Kitchen & Bath Design News

AUG 2018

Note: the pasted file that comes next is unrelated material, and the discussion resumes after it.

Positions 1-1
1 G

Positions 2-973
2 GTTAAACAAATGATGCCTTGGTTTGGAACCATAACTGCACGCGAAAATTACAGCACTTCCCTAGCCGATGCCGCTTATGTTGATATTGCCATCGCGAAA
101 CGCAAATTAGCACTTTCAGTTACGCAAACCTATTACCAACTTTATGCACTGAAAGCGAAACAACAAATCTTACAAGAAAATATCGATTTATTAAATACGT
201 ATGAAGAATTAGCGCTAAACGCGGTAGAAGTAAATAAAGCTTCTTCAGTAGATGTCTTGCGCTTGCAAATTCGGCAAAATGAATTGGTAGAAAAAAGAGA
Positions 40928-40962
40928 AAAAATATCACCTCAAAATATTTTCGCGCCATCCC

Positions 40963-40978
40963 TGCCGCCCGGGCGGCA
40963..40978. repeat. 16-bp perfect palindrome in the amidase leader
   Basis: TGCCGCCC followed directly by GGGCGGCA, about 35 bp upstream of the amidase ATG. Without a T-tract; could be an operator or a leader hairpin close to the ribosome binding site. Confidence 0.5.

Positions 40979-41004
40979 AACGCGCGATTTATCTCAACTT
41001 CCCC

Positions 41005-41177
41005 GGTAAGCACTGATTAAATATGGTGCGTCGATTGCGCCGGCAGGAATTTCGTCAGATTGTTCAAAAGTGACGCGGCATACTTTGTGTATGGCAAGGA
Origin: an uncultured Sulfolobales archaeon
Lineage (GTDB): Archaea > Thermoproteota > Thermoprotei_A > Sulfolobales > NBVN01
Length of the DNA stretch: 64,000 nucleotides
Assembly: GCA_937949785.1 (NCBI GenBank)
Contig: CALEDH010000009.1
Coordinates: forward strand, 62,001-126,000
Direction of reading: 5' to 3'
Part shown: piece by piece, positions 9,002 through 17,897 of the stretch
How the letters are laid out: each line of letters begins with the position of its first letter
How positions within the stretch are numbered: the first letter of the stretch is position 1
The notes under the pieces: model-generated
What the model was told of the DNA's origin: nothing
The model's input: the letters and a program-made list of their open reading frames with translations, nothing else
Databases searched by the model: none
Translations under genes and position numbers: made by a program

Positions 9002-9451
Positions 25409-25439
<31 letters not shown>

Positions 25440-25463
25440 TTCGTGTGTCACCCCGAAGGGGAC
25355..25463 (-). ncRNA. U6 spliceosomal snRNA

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The key to making everything come together was finding a pattern that also fit with the modern style of the house. "Many of the cement tiles that are popular today are more traditional, such as the arabesque pattern," she adds. "Others are too abstract," notes Balodemas. "Finding something in between that offered a clean, modern style was admittedly hard to find." While the tile enhances the island's aesthetics and gives it its focal-point status, it also offers extra protection in a location that is susceptible to damage, especially when seating is provided. "We felt that this tile is not only beautiful, but also very durable," says Shahsavarian. "Our clients' kids often do home- work at the island. Now, when they sit at the stools, there isn't as much worry if they kick against it, as compared to drywall or cabinetry. It solves two requirements…the functionality of having a durable surface and the aesthetics of having some- thing that looks cool." Durability also factored into the equation in regard to the inclusion of the waterfall edges, adds Balodemas. "The quartz falling down both sides gives extra protection from people who are standing at the ends of the island, or who are walking around it," he says. Because the island is such an important element in this home, the designers further enhanced its functionality by incor- porating the microwave, dishwasher and sink. "For this family, the island has become the center of the house," he concludes. ▪ FOCAL-POINT NEUTRALS Neutral needn't be boring, as demonstrated in this kitchen where Lou Balodemas, AIA, and Veena Shahsavarian, AIA, Balodemas Architects, in Washington, DC, brought bold, graph- ic, neutral-colored cement tile front and center by showcasing it as the backsplash and repeating it as the island's outer façade. In relatively monochromatic colors, including black, white and stone, the Cle Barcelona Two tile is given center stage against relatively simple white quartz that tops the island and cascades gracefully in waterfall edges. The tile also coordi- nates seamlessly with the Kitchen Craft Integra cabinets in a Gloss White finish for wall cabinets and a Prosecco thermofoil finish for base cabinets, which were actually where the design process began. "But from the start of the project, our clients were interest- ed in using cement tile," says Shahsavarian. Bold, neutral-colored cement tile gives the island its focal-point status in this kitchen designed by Lou Balodemas and Veena Shahsavarian. The black, white and stone color palette takes center stage, set against simple white quartz, which tops the island as well as perimeter cabinets and cascades in waterfall edges. While the tile enhances the island's aesthetics, it also offers extra protection in a location that is susceptible to scrapes and scuffs. Photos: Anice Hoachlander, Hoachlander Davis Photography 86 Kitchen & Bath Design News • August 2018 ISLAND PORTFOLIO

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